Remember high school English class? You may recall your teacher sharing the cardinal rule of creative writing, “show, don’t tell.” English teachers love this phrase, and for good reason. Your writing is more effective when you use vivid descriptors to prove what you’re talking about. For example, “I was cold” versus “the frigid wind made me shiver violently” – which do you find more compelling?
This rule doesn’t only apply to writing. As a legal professional, “show, don’t tell” is an essential strategy when you’re asked to justify your marketing budget to the key decision-makers in your firm. Except in this case, you’ll use KPIs, rather than flowery adjectives, to prove your story.
What is a KPI?
KPI is short for key performance indicator, a measurement that shows how something is performing relative to a benchmark. In marketing, KPIs are a simple way to demonstrate if a campaign is delivering results. When justifying your marketing budget to a managing partner, the two most important KPIs you’ll want to use to tell your story are CPL and CAC.
Cost-per-lead (CPL) tells you how much you need to spend on your marketing campaign to generate a lead. You find CPL by dividing the total cost of a campaign by the number of leads it produced. Make sure to be careful with what you choose to define as a “lead,” however, as criteria that are too restrictive or broad can manipulate your results.
Customer acquisition cost
Customer acquisition cost (CAC) expresses how much it’s costing your firm to win new clients. To calculate CAC, divide the total amount you spent on marketing during a specific period by the number of clients your firm gained during that period.
This metric on its own, however, isn’t very useful. A massive CAC may be fine for a major firm chasing corporate customers, but unsustainable for a family practice. To tell an effective story, you must put CAC in perspective by determining the average revenue generated by those acquired clients. A good rule of thumb? Aim for a CAC that is 15 percent or less of your average per-client revenue.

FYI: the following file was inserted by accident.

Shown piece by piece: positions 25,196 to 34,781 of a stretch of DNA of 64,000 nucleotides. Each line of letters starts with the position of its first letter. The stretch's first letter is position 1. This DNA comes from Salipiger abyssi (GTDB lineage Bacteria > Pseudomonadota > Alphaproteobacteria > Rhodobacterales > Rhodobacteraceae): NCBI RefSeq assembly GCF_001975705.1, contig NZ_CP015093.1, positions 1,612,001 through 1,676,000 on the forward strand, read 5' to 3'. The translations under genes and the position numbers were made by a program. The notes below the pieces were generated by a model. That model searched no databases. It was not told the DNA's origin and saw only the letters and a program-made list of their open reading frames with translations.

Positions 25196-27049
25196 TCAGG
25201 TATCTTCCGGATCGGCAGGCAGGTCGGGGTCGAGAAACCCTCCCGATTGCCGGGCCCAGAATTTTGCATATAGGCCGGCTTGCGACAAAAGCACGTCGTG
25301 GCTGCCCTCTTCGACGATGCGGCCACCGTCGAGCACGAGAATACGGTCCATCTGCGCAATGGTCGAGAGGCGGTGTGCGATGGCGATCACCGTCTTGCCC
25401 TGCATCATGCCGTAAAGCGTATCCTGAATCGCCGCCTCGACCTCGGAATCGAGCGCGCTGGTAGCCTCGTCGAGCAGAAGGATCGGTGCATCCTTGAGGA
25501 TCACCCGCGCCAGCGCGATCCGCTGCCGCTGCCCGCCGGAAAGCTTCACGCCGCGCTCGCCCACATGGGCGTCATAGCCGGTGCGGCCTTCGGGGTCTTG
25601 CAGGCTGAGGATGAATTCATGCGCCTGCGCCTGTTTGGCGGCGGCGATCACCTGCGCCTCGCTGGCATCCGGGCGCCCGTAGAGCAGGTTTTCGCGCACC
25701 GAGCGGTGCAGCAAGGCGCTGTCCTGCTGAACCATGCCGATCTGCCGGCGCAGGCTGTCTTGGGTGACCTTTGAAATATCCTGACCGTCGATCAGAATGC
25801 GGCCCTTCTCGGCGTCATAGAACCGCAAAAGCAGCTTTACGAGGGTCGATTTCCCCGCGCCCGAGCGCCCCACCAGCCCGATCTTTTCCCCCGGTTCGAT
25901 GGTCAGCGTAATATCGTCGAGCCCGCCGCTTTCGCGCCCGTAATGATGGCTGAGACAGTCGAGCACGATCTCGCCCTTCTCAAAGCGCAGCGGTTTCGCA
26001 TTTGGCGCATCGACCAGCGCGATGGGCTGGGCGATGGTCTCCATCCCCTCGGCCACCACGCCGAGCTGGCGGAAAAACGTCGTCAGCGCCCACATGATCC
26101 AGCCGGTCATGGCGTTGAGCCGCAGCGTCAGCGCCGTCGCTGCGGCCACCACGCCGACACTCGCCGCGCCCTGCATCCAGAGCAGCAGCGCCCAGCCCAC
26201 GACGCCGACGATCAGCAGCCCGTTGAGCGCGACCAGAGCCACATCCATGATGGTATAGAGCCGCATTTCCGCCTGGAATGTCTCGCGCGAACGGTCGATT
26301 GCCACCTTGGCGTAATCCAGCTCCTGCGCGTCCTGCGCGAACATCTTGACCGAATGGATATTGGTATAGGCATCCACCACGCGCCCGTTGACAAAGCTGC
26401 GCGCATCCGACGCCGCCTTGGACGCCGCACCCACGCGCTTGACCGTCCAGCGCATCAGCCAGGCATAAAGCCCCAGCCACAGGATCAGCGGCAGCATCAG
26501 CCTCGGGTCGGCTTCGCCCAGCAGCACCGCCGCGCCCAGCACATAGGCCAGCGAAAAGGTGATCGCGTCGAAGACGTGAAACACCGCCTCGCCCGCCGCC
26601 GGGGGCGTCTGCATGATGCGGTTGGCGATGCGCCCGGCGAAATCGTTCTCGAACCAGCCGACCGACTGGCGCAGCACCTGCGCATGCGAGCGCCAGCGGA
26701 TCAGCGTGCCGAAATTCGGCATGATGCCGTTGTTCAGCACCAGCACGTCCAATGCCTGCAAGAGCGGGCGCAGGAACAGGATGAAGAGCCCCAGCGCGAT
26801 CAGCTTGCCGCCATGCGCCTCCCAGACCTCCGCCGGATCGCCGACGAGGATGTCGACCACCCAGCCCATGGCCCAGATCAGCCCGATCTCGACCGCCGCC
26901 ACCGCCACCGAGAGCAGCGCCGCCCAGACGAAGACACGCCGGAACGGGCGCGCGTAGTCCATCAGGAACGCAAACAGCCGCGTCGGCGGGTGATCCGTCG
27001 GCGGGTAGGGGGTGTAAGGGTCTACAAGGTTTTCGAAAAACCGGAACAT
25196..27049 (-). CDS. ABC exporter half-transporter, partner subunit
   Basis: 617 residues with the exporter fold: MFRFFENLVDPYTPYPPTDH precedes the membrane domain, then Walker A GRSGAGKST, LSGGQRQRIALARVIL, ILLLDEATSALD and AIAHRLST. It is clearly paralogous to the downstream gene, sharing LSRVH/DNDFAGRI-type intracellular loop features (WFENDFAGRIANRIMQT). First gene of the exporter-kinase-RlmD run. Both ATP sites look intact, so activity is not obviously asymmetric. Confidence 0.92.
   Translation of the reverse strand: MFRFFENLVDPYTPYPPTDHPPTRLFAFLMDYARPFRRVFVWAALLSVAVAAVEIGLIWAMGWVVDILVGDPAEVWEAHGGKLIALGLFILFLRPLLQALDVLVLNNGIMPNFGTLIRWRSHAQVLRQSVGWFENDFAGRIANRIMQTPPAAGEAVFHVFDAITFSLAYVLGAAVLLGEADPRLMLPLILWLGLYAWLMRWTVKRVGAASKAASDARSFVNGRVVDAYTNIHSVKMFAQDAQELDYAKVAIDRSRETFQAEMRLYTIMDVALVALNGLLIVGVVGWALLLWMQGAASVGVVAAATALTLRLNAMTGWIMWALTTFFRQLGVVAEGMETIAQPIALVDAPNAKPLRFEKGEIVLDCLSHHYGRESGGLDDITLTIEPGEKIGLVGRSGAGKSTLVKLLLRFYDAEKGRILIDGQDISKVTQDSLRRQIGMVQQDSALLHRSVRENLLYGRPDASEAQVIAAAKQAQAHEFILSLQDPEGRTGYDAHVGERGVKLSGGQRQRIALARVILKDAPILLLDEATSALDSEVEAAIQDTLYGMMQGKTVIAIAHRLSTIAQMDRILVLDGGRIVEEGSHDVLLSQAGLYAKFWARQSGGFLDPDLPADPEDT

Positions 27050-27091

Context is key
Now that you’ve calculated your CPL and CAC, it’s time to provide some context to ensure you’re telling an effective story. First, you must determine how to define success for each of your marketing campaigns. If your goal is simply to generate leads, a low CPL would indicate the campaign is performing successfully. However, if your goal is landing lucrative clients, a campaign with a very high CPL but a low CAC-to-revenue ratio would also indicate success. Using both of these KPIs together allows for a richer understanding of a campaign’s performance relative to its goals.
Moreover, don’t forget to evaluate each campaign in the context of geography and practice area. For example, the cost to generate leads is naturally going to be higher in metro areas where there’s heavy competition, and the average revenue made from an acquisition campaign targeting DUI defendants will be lower than one targeting business clients.
More critical than ever
In these uncertain times, your firm can’t afford to be spending money on campaigns that aren’t delivering results. KPIs, when put in context, are the keys that will allow you to quantify the success of your marketing dollars and create a compelling story that justifies your budget to firm decision-makers.
Looking to dive deeper into this topic? Download a copy of our new guide: Research, ROI, and refinement: Optimizing your legal marketing strategy and proving its value.
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